Any gadget fan will tell you that there is nothing they enjoy more than getting their hands on a shiny new toy and taking it out of the box for the first time.
So you can imagine my delight when I got my hands on a brand new, box-fresh Nokia 808 PureView last week. Right now, it is one of the shiniest new toys around.
Let’s not forget that the 808 PureView isn’t just another camera phone – it features a revolutionary 41-megapixel sensor, state of the art optics and cutting edge algorithms for lossless zoom and super sharp images.
The reviewers have already been falling over themselves to heap lavish praise on the 808 PureView’s stunning camera and now it is going to be my turn to reach for the superlatives.
Naturally, the only way I could contain my excitement was to take the device with me on a trip to the zoo.
First, though, let me share my initial thoughts about the look and feel of the Nokia 808 PureView.
Yes, the first thing you notice when taking it out of the box is the ‘bump’ that houses the camera.
Far from being incongruous, the phone feels very comfortable and natural in your hand. In fact, the ridge of the camera gives the index finger a natural resting place when you’re holding the phone upright with the screen towards you.
A neat by-product of the camera’s bump occurs when the 808 PureView is put on a flat surface, such as a table or desk. It props the phone up at a slightly raised angle, which tilts the screen towards you and makes it easier to keep an eye on any alerts, messages or just so you can see the time.
So, as far as I’m concerned, the bump is very much a good thing – and that’s before we get to its core purpose of taking photos. Of course, it also makes the 808 PureView stand out from the crowd and that’s definitely where this phone deserves to be.
The 808 PureView is a little heavier than, say, my Nokia Lumia 800 but not outrageously so. If you have a thick protective case on your Lumia smartphone, then it would probably make up the difference.
As ever, the ClearBlack display is a thing of deep beauty and the phone’s body feels sturdy and tactile. Also, the loudspeaker is fantastic for playing your music out loud. Very loud.
Capturing the Zoo
During the summer months of June and July, London Zoo at Regent’s Park opens late on Friday evenings to give visitors a walk on the wild side with a nocturnal twist.
For my visit, there was a brief respite from the unseasonal rain showers and the fading light made it an ideal opportunity for me to put the 808 PureView’s camera through its paces.
At this stage, I should confess that I am not a particularly accomplished photographer. I am strictly of the ‘point, press and pray’ school of taking pictures.
With that in mind, I mainly left the camera’s setting in ‘Automatic’ mode. For most people, most of the time, this will let you take great pictures.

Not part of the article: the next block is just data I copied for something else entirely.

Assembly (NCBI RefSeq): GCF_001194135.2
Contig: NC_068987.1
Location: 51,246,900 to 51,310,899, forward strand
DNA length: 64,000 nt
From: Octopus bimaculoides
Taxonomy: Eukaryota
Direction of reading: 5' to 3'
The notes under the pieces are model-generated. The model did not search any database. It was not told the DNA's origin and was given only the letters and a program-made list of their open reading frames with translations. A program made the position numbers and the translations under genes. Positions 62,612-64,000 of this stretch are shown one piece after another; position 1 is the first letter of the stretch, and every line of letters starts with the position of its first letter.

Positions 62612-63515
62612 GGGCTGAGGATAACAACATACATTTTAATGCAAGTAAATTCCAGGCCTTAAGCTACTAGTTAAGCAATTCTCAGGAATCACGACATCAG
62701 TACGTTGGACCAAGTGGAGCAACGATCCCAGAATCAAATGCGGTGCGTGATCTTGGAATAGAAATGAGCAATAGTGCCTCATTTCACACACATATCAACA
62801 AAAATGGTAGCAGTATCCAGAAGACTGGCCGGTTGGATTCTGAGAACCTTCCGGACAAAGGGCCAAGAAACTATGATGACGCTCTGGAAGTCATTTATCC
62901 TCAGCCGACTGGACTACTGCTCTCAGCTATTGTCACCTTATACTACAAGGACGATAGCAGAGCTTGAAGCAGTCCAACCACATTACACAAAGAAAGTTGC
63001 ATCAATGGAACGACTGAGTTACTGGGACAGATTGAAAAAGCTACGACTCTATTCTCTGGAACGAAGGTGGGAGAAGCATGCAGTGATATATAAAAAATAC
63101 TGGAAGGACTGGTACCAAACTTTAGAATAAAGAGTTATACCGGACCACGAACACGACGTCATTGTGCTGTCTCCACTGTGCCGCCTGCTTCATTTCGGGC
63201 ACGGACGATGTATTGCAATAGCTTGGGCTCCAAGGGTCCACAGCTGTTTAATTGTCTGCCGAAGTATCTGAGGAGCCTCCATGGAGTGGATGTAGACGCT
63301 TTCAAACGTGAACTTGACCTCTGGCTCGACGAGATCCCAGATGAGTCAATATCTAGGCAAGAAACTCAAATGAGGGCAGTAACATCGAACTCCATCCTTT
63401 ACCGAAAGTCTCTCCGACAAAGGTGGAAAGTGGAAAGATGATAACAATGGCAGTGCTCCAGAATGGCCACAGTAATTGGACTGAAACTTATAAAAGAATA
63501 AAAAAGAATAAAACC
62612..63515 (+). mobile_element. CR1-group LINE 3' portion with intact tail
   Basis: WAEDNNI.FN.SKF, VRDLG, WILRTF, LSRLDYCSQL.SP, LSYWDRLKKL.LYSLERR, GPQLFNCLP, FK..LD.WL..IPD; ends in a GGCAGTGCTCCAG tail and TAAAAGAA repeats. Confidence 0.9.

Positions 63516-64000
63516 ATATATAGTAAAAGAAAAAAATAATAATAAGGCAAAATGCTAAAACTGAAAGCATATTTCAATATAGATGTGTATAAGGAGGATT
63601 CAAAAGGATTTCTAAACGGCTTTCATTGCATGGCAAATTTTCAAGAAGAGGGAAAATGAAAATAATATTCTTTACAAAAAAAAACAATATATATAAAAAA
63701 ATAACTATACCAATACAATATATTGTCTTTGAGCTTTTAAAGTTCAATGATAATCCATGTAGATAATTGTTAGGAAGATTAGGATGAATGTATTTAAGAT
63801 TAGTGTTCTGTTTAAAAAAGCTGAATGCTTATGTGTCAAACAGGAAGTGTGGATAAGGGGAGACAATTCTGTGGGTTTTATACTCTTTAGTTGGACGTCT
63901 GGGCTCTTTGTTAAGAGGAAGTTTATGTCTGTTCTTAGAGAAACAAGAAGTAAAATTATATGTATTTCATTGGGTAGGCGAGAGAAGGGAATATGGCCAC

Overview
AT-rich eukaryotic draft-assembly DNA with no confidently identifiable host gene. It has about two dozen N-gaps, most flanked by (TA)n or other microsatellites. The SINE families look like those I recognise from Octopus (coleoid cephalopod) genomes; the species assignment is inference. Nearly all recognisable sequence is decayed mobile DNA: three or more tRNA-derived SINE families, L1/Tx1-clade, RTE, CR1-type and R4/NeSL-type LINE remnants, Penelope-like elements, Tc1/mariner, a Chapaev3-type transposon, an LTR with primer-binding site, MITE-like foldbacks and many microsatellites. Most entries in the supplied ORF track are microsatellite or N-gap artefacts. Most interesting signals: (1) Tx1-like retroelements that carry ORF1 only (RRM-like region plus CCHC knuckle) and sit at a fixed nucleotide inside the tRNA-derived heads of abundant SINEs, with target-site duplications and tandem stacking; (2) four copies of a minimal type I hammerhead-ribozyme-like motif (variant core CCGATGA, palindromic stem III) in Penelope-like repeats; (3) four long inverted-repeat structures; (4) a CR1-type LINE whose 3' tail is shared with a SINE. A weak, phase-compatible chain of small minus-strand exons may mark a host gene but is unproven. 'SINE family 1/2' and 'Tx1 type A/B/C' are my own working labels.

Looking through glass
In my defence, the zoo was not an easy place to be experimenting with the advanced and creative settings on the 808 PureView.
The animals were often behind glass screens and I had to contend with large crowds to even get a sight of the more popular zoological exhibits. Often, I had to hold the camera above everyone’s head and just hope for the best.
That being said, the 808 PureView was a revelation. Professional photographers must hate the fact that modern cameras have made it so easy to take such good photos. Now, of course, thanks to this leap forward with Nokia’s PureView technology, you don’t even need an expensive digital SLR camera to do it.
The greatest benefit of using the 808 PureView was the confidence that it gave me. After monitoring my first few pictures, I had total faith that it was not going to let me down.
Turn on the camera, tap the screen to focus on the subject and take the picture. It produced great results every time.
Long distance champion
One feature of the 808 PureView that I found astonishing was how it made a mockery of distance.
You take a picture and then when you are looking at the picture on your phone’s screen, you pinch in to zoom into a particular detail or part of the photo. And pinch, pinch and pinch again to go even closer.
It’s great for spotting things that you hadn’t even realised were, quite literally, right in front of you.
A decade of progress
The joy of using the 808 PureView was heightened considerably by comparing my photos with those of my companion, who was using her smartphone’s camera. The difference in the sharpness, clarity and detail was satisfyingly massive.
The Nokia 7650, which had a 0.3-megapixel sensor, was Nokia’s first phone with a built-in camera when it came out in 2002.
Ten years on, the Nokia 808 PureView is yet another landmark device. The photos compare favourably with those taken on my very good digital compact camera.
Quite simply, unless you’re a serious photography connoisseur, you won’t need a standalone camera if you have an 808 PureView.
The new deal with Scalado shows that Nokia is not being complacent about its imaging expertise either. Who knows what the next decade could bring?